"Dead Souls" is a wonderful book. It has all the wit and linguistic dexterity of Dickens, and still is utterly and completely Russian. The elusive "Russian spirit" is on every page. Truly a masterpiece, presented here in a very good translation. The reader does an excellent job, too; his voices do slip here and there, but never for more than a second or two.
There is, however, one thing to note about this audiobook: Gogol intended this to be a three-volume work. In his lifetime, he only published the first volume. He apparently wrote some of the second part, but then burned it. Now, it seems that some fragments of this second part have survived, and these are included in the audiobook. Listening to that half of the audiobook isn't really enjoyable: every time you start to follow the plot, the narrator says "at this point there is a long hiatus in the original" and jumps off to a much later part of the story, complete with new and unfamiliar characters and full of references to events you have no knowledge of. I think the audiobook would have been better without this rather pointless second part, and would recommend stopping after the first.
First, a few technical notes:
- The translation used in the audiobook is the one by Constance Garnett.
- The actual length of the book is about 61 hours, since the last four hours (the epilogues) are repeated twice.
The narrator (whose real name was David Case -- he passed away in 2005) seems to provoke extreme reactions: some people can't stand him, others can't get enough of him. I happen to belong to the second class, and I believe he is especially suited for this novel. However, if you find his voice as irritating as some of the other reviewers, you should probably go for another version.
And now for the book itself. In "The Brothers Karamazov", Dostoyevsky writes: "Show a Russian schoolboy a map of the stars, which he knows nothing about, and he will give you back the map next day with corrections on it." Tolstoy is the ideal to which all such schoolboys aspire, and "War and Peace" is his greatest achievement. Not only is this immense work a novel, it is a place for Tolstoy to expound his views on the causes and persons of the Napoleonic wars, on the methods of historical research, on free will and (of course) the existence of God. I can't say that I found everything convincing or even interesting -- for example, he takes a lot of pains to demonstrate the Napoleon was not a military genius but a blundering fool -- but for the sheer complexity and ambition of this work I cannot help but award it five stars.
First things first: the narrator, Neville Jason, is wonderful. With an extremely pleasant voice and impeccable diction, he takes care to give each character a clearly distinct voice and accent. So if you're looking for a reading of Candide and/or Zadig, this one is a great choice.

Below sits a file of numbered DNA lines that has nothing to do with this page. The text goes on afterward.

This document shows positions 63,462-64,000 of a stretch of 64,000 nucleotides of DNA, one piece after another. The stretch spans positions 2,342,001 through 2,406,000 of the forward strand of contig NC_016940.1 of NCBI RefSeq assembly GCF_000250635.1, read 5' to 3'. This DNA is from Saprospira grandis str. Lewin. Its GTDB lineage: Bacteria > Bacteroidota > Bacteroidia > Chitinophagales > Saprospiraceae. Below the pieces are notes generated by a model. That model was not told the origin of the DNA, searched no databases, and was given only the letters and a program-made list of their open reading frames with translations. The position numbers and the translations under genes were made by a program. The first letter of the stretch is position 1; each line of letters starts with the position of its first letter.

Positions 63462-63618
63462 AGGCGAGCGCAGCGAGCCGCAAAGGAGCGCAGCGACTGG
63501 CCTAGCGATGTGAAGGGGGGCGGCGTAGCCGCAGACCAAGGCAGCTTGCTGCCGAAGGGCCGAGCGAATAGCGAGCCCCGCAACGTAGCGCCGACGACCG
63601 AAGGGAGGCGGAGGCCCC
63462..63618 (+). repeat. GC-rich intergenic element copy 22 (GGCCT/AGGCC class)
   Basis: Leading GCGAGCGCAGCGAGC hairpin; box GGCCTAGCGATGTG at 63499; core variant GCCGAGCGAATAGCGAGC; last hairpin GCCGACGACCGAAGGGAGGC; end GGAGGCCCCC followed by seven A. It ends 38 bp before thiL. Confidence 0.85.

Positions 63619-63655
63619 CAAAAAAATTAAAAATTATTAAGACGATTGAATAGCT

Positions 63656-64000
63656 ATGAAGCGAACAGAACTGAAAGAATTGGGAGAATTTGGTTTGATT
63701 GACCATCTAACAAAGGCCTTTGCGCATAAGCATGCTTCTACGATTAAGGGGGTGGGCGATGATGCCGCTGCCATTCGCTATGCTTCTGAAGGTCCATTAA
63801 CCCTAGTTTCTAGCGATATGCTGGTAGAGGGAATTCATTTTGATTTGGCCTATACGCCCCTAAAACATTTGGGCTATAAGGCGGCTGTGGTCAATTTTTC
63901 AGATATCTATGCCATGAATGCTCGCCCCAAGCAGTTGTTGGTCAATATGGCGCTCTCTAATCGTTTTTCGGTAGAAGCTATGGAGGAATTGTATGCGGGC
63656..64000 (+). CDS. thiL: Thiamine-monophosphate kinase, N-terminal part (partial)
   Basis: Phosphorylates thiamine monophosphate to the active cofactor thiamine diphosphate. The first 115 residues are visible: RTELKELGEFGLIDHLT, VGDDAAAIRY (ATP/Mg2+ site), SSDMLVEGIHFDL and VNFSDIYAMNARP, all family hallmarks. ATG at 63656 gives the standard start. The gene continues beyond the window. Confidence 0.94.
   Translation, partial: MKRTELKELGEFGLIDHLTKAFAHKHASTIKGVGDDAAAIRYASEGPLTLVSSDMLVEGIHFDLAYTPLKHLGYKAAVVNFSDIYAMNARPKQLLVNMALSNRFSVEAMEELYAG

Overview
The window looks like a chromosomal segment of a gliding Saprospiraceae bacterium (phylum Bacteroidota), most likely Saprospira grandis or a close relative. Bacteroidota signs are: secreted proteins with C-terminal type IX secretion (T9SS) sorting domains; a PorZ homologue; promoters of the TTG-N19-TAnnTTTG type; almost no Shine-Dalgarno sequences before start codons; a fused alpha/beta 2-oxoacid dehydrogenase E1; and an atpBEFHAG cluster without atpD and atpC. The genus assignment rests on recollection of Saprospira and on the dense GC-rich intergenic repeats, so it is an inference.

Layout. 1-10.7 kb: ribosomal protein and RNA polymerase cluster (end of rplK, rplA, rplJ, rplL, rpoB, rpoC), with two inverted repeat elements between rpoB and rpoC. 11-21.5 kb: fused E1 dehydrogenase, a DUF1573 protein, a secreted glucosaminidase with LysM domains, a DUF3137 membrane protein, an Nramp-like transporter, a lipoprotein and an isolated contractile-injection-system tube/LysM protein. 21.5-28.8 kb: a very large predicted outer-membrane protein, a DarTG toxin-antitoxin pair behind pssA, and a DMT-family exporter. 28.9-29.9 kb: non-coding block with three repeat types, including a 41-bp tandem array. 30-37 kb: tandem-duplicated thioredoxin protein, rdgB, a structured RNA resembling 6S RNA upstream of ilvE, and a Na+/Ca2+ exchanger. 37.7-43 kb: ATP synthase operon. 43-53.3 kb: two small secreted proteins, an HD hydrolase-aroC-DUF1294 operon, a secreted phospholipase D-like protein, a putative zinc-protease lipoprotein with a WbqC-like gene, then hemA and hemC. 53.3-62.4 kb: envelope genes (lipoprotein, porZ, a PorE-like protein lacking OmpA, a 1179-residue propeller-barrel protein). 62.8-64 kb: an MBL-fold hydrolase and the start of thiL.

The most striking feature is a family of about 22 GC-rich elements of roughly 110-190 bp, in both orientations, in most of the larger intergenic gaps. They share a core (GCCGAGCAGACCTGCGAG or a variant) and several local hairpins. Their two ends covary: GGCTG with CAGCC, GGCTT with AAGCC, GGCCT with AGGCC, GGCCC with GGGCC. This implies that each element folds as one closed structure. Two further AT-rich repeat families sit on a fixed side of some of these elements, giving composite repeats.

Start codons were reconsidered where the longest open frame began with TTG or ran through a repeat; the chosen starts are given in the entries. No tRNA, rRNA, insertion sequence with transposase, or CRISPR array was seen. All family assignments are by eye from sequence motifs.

As for the books -- enough has been written about them in the past 250 years, so I'll keep my review to the bottom line. Candide is a masterpiece. Like Gulliver's Travels with a punchline. Very very good. The ending is brilliant and still inspiring after all these years. Zadig is a little less to my taste, though still very well written. The central question in it seems to be "how can bad things happen to good people" and the answer given is "God works in mysterious ways". I personally like Candide's reply to this better.
trying to see the world through my ears
Though there are some audio quirks, they didn't significantly interfere with the listen (at least when formatted for ipod). I suppose the quick transmission to downloadable audio may keep the novel's price cheap?
I fell in love with this novel (and Gabriel Oak) when I was 14 and have re-read the paper version several times over the last 35+ years. I hesitated to download it, thinking such a beloved book would suffer in audio, but I really enjoyed the listen. I loved the narrator. She brought to life Hardy's poetic sections, especially those involving the English countryside and farming practices. As others have pointed out, the novel contains a somewhat misogynist portrait, but of a strong-ish heroine (for a Victorian character). In middle age, I felt the misogyny more deeply than back in the 70s, but I put up with it (and often much stronger) in Hardy's contemporaries and predecessors for the beauty if the prose and old fashioned romanticism and realism. Well, admittedly the ending is "too happy;" as someone pointed out --it wasn't Hardy's original ending; I think he had to tone down his realism to get published, but as a teen and now as an old fart, I love the ending. There's enough angst in the world and contemporary lit to suffice for me!
The listen motivates me to download and reacquaint myself with other Hardy novels and perhaps download his bio.